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More words about words

April 24, 2009

Yesterday, President Barack Obama spoke at an annual memorial to the Holocaust at the U.S. Capitol. According to my count, the President eloquently spoke 1,491 words at this year’s “Days of Remembrance” event, which did not escape the notice of the Save Darfur Coalition’s intrepid observers. According to a post on the Save Darfur Coalition’s BLOG FOR DARFUR:

Today, President Barack Obama spoke at the United States Holocaust Memorial Museum among men and women who survived the Holocaust and heroes that saved lives from being lost. His words gave the highest emphasis to words we have heard echoing across the country this month:

“But we must also remember that bearing witness is not the end of our obligation – it is just the beginning. We know that evil has yet to run its course on earth. We have seen it in this century in mass graves and the ashes of villages burned to the ground; in children used as soldiers and rape as a weapon of war…

Today, and every day, we have an opportunity – and an obligation – to confront these scourges. To fight the impulse to turn the channel when we see images that disturb us, or wrap ourselves in the false comfort that others’ suffering is not our problem. And to instead make a habit of empathy; to recognize ourselves in each other; and to commit ourselves to resisting injustice, intolerance and indifference in whatever forms they may take – whether confronting those who tell lies about history, or doing everything we can to prevent and end atrocities like those that took place in Rwanda, and those taking place in Darfur. That is my commitment as President…

We find cause for hope as well in Protestant and Catholic children attending school together in Northern Ireland; in Hutus and Tutsis living side by side, forgiving neighbors who have done the unforgivable; in a movement to save Darfur that has 1,000 high school and college chapters in 25 countries, and brought 70,000 people to the Washington Mall – people of every age, faith, background and race united in common cause with their suffering brothers and sisters half a world away.

Those numbers can be our future – our fellow citizens of the world showing us how to make the journey from oppression to survival, from witness to resistance and reconciliation. That is what we mean when we say ‘never again.’”

Stirring words that are worthy of our close attention. But note the SDC blogger’s set-up: “His words gave the highest emphasis to words we have heard echoing across the country this month.” Since the words that have been heard echoing across the country were not stated, one is left to assume that they relate to this month’s Genocide Prevention Project/SDC-proclaimed (yet in no way officially recognized) Genocide Prevention Month. Thus, I’m left to assume that “genocide” would be a much echoed word this month, and a word necessary to get an A-grade from the Save Darfur crew. So let’s do a quick Control-F and Find the number of “genocide” occurrences in Obama’s speech.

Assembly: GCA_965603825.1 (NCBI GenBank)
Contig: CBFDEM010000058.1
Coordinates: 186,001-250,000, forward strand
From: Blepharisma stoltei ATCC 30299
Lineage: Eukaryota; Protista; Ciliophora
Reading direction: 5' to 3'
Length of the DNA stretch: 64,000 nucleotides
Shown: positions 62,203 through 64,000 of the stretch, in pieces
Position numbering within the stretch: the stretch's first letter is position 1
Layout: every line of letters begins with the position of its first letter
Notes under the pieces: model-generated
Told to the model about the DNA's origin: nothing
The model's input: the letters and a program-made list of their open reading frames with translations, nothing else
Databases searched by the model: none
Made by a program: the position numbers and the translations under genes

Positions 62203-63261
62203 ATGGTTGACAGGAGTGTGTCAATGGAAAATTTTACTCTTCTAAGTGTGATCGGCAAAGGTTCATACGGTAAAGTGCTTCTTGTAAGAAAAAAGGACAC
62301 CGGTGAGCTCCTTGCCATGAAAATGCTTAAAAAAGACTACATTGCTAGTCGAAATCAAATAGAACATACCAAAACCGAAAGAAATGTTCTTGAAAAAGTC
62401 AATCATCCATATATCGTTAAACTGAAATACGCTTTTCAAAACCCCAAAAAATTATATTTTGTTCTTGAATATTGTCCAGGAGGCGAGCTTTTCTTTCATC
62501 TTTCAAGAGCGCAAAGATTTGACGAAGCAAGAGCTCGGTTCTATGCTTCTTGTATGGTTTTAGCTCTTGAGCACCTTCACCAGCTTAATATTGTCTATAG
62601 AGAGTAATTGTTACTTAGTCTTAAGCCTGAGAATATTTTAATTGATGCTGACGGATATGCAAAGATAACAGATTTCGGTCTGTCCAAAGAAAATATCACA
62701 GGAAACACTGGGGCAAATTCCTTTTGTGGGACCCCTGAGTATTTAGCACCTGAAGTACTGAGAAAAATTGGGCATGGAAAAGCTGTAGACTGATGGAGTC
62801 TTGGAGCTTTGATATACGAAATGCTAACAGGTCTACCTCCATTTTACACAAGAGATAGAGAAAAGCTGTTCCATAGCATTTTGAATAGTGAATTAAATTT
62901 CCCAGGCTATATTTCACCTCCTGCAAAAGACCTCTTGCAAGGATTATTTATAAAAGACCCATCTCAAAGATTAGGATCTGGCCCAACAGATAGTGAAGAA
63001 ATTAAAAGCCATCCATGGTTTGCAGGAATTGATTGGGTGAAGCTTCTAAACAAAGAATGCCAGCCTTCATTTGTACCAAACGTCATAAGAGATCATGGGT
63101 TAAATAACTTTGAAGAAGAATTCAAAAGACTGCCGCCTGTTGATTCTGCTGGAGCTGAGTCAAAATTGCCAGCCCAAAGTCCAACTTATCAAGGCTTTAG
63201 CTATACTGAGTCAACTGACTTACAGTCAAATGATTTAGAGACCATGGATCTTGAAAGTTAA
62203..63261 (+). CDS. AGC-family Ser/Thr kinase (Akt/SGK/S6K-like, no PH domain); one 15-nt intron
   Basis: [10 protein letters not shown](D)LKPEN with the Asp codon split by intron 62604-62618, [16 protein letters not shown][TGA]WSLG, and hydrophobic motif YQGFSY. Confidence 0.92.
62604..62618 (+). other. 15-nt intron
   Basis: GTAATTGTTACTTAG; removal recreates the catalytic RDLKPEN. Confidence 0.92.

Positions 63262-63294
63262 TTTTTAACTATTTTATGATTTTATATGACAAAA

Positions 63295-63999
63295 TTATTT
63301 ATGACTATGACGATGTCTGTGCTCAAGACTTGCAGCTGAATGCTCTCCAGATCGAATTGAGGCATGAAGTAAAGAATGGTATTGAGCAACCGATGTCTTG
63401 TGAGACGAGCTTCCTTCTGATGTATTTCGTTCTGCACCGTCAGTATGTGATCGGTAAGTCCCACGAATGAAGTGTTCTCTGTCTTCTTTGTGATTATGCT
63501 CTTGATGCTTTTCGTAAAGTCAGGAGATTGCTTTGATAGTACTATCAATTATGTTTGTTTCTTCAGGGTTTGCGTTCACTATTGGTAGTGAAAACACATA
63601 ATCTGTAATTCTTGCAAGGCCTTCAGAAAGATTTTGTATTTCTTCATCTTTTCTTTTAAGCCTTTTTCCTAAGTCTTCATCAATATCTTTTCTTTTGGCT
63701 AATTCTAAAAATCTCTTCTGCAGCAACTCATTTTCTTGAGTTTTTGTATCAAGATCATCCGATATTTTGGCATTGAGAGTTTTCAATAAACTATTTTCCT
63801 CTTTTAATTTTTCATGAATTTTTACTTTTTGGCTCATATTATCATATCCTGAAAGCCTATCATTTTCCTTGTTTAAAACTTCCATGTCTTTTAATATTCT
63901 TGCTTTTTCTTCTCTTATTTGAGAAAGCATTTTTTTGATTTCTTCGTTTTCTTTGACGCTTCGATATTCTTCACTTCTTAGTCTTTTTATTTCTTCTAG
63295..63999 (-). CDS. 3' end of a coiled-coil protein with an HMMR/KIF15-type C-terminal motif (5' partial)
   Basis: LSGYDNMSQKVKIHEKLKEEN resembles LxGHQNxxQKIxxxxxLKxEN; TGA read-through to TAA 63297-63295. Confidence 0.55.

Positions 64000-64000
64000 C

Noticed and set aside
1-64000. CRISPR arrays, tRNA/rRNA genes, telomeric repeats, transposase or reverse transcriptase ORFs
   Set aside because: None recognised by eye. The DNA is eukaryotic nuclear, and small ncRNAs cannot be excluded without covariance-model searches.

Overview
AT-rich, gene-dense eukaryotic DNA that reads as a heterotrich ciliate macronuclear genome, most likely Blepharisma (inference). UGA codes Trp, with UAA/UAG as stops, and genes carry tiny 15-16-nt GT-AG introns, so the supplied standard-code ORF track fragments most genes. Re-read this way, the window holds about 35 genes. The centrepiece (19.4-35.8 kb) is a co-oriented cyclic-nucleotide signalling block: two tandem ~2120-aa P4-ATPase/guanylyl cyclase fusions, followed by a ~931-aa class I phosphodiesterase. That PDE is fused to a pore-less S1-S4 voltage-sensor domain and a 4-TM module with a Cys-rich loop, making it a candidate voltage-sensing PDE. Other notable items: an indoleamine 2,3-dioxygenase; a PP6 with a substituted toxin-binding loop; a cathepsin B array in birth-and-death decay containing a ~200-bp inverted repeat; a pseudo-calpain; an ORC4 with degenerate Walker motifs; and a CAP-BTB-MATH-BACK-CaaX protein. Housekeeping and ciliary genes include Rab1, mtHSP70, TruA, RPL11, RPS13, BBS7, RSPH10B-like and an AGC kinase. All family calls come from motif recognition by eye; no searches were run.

Searching…searching…GOT IT! The answer is: Phrase not found.

That’s right, Obama chose not to invoke the term “genocide”. How can an organization committed to promoting the idea of ending an ongoing GENOCIDE in Darfur and has made a substantial resource investment in GENOCIDE Prevention Month let Obama’s “small omission” slip by them? And more importantly, why did Obama decide against using the G-word? Does he want to set the “action required” bar a bit lower for activists — mass atrocities, war crimes, crimes against humanity? Or does he recognize the potential for political reconciliation within Sudan and other war torn areas, which will necessarily require distasteful deal making with accused war criminals?

As a former community organizer, President Obama has shown himself to be more practical than idealistic, more comfortable seeking political reconciliation than aggressive retribution. He studies the lessons of the past but focuses his energies on the here and now. Those are traits members of the vaunted “constituency of coscience” would be loathe to ignore, and wise to embrace. Again, words matter. And nobody has learned that lesson better than Barack Obama.

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